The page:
Health care, mental health care and child care shortages were among a myriad of health and social services issues Gov. Mike Parson targeted during the annual State of the State Address on Wednesday afternoon.
Parents have struggled for years in Missouri to find affordable, quality day care for their young children. The COVID-19 pandemic stressed already-shorthanded and underpaid day care providers, many of whom shuttered their doors because of rising costs and difficulty finding adequate staffing.
That led, Parson said, to many Missouri parents being forced to choose between working and staying at home and caring for their families.
"Prior to COVID-19," he said, "more than 50 percent of Missouri residents lived in an area with a shortage of child care. We know that problem has worsened with one third of facilities no longer open after the pandemic.
"We need to do better for our parents, children, providers and businesses."
The governor proposed three new child care tax credit programs. The programs are intended to improve child care facilities, support employers who support their workers with childcare assistance and allow child care workers to receive pay increases.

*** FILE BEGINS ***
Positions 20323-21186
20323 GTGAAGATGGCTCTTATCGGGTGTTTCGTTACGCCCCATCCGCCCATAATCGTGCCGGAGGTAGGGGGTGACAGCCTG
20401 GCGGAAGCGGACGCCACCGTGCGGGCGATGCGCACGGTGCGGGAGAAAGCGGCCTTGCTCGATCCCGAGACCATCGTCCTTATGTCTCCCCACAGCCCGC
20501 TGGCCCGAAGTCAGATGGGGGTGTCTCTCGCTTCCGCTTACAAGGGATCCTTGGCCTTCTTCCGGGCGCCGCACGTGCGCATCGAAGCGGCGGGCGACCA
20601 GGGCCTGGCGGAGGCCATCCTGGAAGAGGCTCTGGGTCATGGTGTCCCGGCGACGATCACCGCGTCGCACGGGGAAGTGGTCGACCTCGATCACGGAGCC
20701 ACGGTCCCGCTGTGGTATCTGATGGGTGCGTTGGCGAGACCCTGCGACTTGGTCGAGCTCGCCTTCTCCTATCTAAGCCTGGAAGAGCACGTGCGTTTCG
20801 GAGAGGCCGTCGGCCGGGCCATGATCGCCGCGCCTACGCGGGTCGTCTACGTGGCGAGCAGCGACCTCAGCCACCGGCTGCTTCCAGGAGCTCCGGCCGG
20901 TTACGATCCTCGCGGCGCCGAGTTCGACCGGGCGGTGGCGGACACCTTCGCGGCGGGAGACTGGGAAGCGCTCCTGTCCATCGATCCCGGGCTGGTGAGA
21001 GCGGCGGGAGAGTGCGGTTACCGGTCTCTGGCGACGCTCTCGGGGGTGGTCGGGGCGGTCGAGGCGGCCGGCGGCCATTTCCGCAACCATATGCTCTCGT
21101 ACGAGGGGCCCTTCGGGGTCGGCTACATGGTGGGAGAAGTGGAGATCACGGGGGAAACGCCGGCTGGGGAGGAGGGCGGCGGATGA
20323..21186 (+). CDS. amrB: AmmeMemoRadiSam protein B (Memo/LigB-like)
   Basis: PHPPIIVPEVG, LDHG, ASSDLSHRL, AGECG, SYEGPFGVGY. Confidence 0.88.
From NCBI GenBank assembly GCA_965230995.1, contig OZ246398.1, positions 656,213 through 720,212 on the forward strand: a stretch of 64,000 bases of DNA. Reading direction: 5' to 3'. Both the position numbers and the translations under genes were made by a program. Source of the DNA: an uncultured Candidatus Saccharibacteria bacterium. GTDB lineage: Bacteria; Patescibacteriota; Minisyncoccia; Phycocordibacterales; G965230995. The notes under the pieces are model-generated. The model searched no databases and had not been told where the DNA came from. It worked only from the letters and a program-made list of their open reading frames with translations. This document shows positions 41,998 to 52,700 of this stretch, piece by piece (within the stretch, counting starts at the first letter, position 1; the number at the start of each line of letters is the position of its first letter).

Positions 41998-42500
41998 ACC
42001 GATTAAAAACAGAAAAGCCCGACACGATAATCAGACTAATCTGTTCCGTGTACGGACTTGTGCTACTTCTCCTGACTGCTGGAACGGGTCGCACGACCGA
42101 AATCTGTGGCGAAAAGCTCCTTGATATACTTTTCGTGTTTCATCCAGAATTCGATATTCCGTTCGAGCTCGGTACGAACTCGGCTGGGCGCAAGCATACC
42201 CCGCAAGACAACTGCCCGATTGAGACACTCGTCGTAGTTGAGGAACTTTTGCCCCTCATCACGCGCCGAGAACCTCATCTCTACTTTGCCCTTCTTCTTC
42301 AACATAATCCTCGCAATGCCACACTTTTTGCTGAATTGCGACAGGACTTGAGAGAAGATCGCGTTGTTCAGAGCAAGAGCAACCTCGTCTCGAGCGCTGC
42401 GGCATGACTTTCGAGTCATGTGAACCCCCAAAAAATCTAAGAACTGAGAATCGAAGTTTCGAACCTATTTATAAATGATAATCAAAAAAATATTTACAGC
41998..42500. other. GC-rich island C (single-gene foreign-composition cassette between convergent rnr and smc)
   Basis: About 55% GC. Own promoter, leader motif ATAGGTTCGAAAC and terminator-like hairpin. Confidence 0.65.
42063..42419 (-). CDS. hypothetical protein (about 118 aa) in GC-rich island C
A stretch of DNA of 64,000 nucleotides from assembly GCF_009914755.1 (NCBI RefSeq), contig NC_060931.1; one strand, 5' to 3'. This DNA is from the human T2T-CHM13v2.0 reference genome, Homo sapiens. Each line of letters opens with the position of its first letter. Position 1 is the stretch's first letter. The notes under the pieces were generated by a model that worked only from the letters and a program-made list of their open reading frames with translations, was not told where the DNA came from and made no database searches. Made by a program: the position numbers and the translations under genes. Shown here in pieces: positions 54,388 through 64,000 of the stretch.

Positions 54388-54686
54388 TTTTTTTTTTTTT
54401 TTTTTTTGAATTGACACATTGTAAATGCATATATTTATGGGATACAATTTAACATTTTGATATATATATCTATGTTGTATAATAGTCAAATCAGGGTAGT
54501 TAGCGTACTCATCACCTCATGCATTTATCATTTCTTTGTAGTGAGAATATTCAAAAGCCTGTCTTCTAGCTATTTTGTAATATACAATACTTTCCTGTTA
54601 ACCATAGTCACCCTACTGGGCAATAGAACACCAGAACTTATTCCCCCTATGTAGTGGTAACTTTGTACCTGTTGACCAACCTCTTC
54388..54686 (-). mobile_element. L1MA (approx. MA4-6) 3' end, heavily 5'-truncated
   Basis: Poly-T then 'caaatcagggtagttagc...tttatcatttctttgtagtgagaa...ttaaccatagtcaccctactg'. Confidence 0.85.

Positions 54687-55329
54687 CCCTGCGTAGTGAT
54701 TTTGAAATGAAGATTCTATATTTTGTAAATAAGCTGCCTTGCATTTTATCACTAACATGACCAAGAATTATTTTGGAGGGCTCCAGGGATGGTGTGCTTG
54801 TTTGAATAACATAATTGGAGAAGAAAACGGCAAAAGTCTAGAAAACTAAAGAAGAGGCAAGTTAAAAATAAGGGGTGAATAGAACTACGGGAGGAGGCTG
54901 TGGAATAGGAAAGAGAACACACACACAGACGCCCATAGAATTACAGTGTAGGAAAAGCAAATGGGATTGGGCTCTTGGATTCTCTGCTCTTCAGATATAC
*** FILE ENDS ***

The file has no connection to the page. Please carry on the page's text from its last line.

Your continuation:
Parson also proposed $56 million in his budget to begin expanding pre-Kindergarten programs for all Missouri children in low-income families.
Another $78 million would be invested in child care subsidy rates for providers.
"Last year, we made historic investments in health and mental health, including the new State One Health Lab, which states across the nation are using as a model for their own plans," Parson said. "Now ... frankly, an area in which we are heartbroken to be failing is maternal mortality. Currently, Missouri ranks 44th in the United States for our abnormally high maternal mortality rate."
He described Missouri's rank as "embarrassing and unacceptable."
Missouri has been talking about that for years, Crystal Quade, D-Springfield, the House minority floor leader, said during a stand-up response immediately following the address.
"We've had lots of initiatives," Quade said. "We've had task force after task force looking at this issue."
So Quade said she was glad Parson is tackling it.
Parson proposed the state include $4.3 million in the budget for a new maternal mortality prevention plan to help address preventable deaths of expecting and postpartum mothers.
The Missouri Department of Health and Senior Services estimates that 75 percent of maternal deaths are preventable with at least one meaningful change to treatment, Parson said.
The governor also proposed spending about $3.5 million to increase the number of youth behavioral liaisons. Liaisons are distributed among community behavioral health organizations to provide or coordinate training and consultation on behavioral health issues specific to youth for school personnel, juvenile justice and court staff. Missouri currently has 31 and the proposed budget would add 27.
Parson also wishes to transform rural community health by investing $15 million in creation of "hubs," at six rural hospitals. The hubs would address social determinants of health, thereby reducing hospitalizations and emergency room visits.